Youth tales: aspirations in Cameroon, Ghana and Nigeria, told in comics
Maslina M. Mokhtar
“Only a knife knows what the inside of a coco-yam looks like.” West African proverb
THE POWER OF AN IDEA LIES IN ITS COMMUNICATION
The presentation of qualitative research findings present challenges which are unique to it as compared to quantitative research findings. Whereas it is taken for granted that quantitative findings are more objective/scientific/factual, and therefore need an 'expert's' analysis for interpretation, the qualitative researcher, operating out of a more subjective realm, must present his/her findings much like a tease artist.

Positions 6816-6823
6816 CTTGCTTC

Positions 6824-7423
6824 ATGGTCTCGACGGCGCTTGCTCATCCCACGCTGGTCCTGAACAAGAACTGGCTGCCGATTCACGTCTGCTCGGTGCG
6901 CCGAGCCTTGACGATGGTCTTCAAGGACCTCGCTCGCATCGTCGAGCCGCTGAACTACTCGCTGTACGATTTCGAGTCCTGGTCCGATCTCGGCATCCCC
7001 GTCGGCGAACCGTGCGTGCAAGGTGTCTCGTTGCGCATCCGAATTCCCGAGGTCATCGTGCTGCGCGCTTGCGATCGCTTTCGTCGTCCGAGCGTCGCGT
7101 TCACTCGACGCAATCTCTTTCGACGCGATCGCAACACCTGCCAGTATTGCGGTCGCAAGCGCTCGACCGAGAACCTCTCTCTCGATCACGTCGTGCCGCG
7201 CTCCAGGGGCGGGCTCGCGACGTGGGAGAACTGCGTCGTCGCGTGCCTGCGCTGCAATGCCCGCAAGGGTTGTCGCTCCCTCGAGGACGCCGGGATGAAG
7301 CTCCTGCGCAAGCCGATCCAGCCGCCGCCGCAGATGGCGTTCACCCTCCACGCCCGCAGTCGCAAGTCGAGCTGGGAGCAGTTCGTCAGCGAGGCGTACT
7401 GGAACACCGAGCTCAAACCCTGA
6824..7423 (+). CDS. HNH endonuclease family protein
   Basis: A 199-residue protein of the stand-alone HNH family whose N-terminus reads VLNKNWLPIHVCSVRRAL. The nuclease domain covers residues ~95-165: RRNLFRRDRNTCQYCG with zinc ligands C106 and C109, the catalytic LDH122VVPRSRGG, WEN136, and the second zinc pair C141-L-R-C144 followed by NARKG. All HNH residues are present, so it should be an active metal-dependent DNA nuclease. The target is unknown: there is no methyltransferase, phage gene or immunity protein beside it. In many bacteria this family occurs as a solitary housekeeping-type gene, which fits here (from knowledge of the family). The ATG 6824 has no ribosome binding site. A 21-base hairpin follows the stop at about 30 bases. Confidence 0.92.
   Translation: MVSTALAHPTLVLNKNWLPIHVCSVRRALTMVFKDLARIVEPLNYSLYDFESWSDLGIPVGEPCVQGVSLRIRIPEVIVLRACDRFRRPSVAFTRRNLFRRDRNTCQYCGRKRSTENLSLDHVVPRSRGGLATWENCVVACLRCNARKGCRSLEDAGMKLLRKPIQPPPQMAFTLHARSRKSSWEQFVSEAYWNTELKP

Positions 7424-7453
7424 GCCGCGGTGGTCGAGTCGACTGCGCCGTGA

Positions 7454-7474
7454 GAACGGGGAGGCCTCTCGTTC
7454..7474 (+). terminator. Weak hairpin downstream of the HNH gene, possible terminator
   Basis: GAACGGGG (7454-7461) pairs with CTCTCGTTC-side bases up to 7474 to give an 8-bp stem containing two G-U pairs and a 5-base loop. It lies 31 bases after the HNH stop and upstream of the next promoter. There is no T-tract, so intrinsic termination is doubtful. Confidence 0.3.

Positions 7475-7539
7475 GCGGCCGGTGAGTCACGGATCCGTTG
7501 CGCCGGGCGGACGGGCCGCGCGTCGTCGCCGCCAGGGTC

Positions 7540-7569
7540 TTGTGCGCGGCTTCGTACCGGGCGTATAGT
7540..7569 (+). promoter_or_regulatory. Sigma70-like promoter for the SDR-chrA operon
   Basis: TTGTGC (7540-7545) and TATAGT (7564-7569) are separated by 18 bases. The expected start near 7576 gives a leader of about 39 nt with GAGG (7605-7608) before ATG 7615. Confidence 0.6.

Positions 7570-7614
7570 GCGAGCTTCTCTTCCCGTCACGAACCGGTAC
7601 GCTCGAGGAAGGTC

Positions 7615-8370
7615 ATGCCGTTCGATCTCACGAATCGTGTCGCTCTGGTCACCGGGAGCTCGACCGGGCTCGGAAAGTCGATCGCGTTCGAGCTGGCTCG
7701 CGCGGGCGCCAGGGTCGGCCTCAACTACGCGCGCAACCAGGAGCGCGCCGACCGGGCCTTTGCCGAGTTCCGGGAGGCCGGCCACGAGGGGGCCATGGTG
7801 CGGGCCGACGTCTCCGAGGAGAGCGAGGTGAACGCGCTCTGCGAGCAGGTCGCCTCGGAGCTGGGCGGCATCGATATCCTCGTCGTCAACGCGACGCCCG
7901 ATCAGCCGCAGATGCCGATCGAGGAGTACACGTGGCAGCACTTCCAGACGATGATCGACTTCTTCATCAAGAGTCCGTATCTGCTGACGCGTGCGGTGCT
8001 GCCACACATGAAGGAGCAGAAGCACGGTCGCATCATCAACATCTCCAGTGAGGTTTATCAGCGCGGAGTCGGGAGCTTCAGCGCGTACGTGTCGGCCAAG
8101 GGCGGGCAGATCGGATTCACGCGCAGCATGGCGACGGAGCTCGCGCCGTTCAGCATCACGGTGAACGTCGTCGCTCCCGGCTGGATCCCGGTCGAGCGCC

Utilizing this comparison, information and findings must be unveiled in a manner such that the unique perspective of the researcher is a destination arrived upon by the audience and not jumped upon, by means of premature conclusions. In a way it's much akin to the art of the story teller, structuring the pattern of the exposition of information in a manner such that the interest remains piqued and involved and the finding is revealed as a narrative climax. One thing that the researcher has in common with a story teller is that both know the way the narrative ends, and a way must be plotted to the denouement.